The administration is losing the public debate because of its many missteps and failures, but also because of its insistence on conflating the war in Iraq with the larger "war on terror." Does anyone understand what "war on terror" means? The country was attacked by a murderous association of Islamic fundamentalists led by Osama bin Laden. Last we heard, he was still alive and well, probably in some cave in northwestern Pakistan. That's a long way from Iraq.

The president says that Iraq is a test of our nation's resolve, that anything less than victory will confirm the enemy's view that America lacks the stomach for a fight. But "stay the course" doesn't play as a strategy when the course seems to lead nowhere. What is victory in Iraq? When will we know we've won? When the simmering, low-level civil war we've ignited sparks into full flame and somebody takes over the country? When a new government in Baghdad declares its eternal brotherhood and friendship with Tehran?

The mess that George Bush and Co. have created in Iraq doesn't have an unmessy solution. Murtha's plan -- just get out -- isn't really attractive, but at least it's a plan. The saying goes that when you're in a hole, the first thing to do is to stop digging. But the president, like the optimistic kid in the old joke, just keeps burrowing deeper into the pile of manure, even though by now we can be pretty sure that there's no pony down there.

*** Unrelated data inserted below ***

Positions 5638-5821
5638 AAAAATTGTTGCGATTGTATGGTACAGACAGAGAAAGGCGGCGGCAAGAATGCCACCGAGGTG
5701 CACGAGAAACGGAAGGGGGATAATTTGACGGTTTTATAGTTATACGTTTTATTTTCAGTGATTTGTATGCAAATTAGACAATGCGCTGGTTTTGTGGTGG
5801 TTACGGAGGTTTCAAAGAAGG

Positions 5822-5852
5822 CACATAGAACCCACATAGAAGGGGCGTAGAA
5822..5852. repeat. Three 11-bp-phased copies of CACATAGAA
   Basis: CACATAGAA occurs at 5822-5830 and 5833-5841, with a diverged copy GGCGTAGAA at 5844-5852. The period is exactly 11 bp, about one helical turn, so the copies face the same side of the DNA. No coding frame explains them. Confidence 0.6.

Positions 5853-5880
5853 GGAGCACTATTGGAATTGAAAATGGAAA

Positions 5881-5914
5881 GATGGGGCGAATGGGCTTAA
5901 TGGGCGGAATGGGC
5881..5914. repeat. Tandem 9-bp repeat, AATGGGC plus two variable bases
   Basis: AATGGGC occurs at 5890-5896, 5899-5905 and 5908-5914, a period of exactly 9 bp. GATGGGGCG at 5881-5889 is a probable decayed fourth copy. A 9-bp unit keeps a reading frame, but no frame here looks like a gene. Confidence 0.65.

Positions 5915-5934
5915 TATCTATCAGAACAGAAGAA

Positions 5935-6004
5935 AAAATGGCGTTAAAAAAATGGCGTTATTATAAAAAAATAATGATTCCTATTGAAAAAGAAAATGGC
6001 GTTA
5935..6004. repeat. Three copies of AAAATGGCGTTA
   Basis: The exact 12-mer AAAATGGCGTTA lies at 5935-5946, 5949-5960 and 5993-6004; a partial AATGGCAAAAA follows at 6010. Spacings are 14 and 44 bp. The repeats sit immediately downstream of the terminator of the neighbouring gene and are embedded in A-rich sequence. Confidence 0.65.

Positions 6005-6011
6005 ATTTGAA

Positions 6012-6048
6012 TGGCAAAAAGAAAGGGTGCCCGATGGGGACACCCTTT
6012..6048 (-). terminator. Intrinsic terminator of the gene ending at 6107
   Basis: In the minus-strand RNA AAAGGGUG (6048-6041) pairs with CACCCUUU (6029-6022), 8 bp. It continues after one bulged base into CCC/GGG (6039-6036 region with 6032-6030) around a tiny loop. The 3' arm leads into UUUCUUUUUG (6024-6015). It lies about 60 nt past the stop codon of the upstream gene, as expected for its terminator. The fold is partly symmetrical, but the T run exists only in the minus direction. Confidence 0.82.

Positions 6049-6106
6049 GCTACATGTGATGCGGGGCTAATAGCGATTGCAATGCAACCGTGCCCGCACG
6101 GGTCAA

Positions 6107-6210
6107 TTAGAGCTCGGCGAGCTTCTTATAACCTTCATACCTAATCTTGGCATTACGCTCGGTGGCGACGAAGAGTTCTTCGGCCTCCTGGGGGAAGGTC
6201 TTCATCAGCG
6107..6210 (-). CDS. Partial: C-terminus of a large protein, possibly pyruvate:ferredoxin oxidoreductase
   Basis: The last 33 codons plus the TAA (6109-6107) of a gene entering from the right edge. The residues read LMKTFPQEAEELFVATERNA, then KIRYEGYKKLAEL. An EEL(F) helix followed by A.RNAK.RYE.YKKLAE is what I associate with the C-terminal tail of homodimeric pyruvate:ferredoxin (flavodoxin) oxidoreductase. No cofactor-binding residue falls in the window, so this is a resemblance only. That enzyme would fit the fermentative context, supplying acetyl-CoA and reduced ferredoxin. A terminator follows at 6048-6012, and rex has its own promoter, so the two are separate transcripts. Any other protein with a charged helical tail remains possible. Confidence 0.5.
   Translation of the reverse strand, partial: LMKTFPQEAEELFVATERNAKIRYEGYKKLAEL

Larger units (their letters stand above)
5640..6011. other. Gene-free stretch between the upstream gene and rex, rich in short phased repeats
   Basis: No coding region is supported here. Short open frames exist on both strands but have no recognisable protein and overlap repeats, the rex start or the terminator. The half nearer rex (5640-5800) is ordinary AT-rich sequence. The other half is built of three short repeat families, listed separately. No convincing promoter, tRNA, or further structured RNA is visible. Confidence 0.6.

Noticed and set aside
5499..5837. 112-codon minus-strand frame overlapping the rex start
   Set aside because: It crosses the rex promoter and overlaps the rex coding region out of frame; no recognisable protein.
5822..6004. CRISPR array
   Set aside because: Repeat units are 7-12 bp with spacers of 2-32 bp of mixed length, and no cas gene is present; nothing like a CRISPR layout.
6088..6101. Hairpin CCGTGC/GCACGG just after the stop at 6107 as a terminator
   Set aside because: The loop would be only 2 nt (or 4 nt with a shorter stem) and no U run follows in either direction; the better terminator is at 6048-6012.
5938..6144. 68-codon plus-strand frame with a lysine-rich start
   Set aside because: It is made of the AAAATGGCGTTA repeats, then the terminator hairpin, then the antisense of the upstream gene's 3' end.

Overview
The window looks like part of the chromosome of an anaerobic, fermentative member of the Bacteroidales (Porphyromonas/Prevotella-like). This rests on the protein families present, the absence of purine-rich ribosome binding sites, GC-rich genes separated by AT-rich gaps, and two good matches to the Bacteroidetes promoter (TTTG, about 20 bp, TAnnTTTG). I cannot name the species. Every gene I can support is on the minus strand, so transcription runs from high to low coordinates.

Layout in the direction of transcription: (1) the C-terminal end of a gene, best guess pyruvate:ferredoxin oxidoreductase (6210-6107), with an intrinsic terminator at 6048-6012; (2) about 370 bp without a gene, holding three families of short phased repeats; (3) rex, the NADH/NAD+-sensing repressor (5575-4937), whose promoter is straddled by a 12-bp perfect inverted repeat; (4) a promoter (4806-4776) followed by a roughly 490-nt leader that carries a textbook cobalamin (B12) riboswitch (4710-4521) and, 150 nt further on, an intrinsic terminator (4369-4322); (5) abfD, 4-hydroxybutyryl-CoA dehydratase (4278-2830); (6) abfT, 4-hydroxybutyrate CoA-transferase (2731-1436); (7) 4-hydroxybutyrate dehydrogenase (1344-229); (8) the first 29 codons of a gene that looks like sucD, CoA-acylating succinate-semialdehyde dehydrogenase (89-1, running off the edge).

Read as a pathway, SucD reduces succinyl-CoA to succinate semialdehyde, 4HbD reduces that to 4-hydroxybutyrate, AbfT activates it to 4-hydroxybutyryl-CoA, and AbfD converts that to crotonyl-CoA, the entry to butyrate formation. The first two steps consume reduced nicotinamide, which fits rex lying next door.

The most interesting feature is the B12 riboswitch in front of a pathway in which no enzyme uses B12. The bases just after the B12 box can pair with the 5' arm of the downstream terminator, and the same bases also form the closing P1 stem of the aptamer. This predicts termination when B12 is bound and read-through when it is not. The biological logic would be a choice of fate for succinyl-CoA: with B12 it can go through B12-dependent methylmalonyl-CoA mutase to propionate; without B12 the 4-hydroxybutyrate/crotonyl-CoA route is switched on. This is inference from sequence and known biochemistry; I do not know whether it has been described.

eugenerobinson@washpost.com

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US President George Bush planned to bomb pan-Arab television broadcaster Aljazeera, British newspaper the Daily Mirror has reported, citing a Downing Street memo marked top secret.

http://www.mwcnews.net/index.php?option=com_content&task=view&id=2413&It...

The point is. A moron like Bush has no right, even criticizing Al-Jazeera. While supporting hideous propaganda machine like Fox, net work (read Republican Broadcasting Corporation)

This is just another example of Americans arrogant, : "We bomb it, because we don't like what they say about us." Then you should bomb entire world and some cities in US even because no one say anything good about your idiotic attitude

"The president says that Iraq is a test of our nation's resolve, that anything less than victory will confirm the enemy's view that America lacks the stomach for a fight. But "stay the course" doesn't play as a strategy when the course seems to lead nowhere."

The "resolve" being tested is our willingness as a people to be misled into destruction because we don't want to doubt the media and the Pentagon-policians.

Why is this "resolve" necessary, after all? Why can't we redeploy right after the elections?

Because "resolve" can mean a lot of things. Here's one definition, from today's Independent:

The Iraqi government has announced plans to seek foreign investment to exploit its oil reserves after the general election, which will be held next month. Iraq has 115 billion barrels of proved oil reserves, the third largest in the world.

According to the report, from groups including War on Want and the New Economics Foundation (NEF), the new Iraqi constitution opened the way for greater foreign investment. Negotiations with oil companies are already under way ahead of next month's election and before legislation is passed, it said.